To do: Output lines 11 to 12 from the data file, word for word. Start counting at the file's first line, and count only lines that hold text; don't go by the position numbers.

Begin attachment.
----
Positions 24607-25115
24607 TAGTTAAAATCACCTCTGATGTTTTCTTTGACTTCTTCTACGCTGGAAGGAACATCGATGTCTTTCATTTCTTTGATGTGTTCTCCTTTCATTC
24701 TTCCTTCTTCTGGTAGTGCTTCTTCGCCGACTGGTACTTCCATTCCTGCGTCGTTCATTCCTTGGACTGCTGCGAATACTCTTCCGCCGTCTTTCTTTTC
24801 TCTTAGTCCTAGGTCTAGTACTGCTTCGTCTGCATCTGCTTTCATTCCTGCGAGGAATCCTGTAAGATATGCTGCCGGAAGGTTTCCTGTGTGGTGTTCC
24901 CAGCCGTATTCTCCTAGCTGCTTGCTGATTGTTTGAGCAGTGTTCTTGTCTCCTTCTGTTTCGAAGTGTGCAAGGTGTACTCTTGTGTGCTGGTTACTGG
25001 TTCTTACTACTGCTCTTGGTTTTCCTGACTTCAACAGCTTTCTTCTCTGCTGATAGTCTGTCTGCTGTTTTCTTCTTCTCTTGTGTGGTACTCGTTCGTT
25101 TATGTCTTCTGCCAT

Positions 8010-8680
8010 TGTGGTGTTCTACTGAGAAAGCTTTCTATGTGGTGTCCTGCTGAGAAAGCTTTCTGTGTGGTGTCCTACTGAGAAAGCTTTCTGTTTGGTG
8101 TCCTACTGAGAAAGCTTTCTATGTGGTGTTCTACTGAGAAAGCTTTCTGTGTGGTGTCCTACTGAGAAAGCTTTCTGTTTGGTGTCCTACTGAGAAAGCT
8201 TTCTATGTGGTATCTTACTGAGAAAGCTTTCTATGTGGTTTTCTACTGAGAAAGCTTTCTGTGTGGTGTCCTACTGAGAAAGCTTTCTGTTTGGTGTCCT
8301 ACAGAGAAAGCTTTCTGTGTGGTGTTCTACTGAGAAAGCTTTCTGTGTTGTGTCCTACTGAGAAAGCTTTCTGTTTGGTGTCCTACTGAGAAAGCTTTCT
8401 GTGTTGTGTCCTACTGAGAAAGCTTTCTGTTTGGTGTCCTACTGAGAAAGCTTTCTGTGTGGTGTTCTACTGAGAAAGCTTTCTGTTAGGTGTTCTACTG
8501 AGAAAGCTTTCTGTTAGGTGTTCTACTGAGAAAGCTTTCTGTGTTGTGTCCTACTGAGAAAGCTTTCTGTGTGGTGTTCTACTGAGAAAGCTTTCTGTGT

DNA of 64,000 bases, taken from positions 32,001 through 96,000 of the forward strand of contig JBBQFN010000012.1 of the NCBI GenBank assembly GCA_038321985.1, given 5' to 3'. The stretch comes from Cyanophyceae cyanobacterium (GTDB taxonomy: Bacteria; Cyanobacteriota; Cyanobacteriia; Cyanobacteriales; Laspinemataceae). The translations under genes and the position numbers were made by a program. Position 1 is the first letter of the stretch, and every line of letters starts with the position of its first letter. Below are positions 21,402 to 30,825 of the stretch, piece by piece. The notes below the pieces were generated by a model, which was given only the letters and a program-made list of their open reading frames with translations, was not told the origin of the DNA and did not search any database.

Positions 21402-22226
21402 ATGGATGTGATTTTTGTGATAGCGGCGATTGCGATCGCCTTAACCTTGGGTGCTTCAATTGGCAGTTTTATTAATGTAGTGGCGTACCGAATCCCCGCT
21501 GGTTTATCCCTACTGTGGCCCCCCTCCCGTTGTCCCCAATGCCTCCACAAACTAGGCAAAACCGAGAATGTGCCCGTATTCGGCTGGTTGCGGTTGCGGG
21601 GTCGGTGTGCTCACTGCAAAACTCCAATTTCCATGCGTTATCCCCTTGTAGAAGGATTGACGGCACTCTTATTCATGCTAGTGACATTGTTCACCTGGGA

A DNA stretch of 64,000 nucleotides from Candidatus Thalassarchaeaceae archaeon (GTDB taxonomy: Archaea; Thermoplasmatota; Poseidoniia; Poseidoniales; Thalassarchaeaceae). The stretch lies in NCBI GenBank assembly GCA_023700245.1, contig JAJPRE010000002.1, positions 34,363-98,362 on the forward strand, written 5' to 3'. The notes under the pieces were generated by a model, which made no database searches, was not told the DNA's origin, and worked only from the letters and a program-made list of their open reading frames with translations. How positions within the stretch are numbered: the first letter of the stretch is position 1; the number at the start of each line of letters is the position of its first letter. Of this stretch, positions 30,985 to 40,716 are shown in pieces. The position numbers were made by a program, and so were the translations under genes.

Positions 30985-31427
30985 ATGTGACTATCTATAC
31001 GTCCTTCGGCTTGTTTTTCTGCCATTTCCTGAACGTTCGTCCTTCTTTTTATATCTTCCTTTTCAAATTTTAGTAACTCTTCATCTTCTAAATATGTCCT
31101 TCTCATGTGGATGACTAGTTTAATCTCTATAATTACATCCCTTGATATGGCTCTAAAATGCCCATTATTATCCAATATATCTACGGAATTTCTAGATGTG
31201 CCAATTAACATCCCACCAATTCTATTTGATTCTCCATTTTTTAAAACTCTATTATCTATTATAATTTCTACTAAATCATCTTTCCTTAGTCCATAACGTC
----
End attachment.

8201 TTCTATGTGGTATCTTACTGAGAAAGCTTTCTATGTGGTTTTCTACTGAGAAAGCTTTCTGTGTGGTGTCCTACTGAGAAAGCTTTCTGTTTGGTGTCCT
8301 ACAGAGAAAGCTTTCTGTGTGGTGTTCTACTGAGAAAGCTTTCTGTGTTGTGTCCTACTGAGAAAGCTTTCTGTTTGGTGTCCTACTGAGAAAGCTTTCT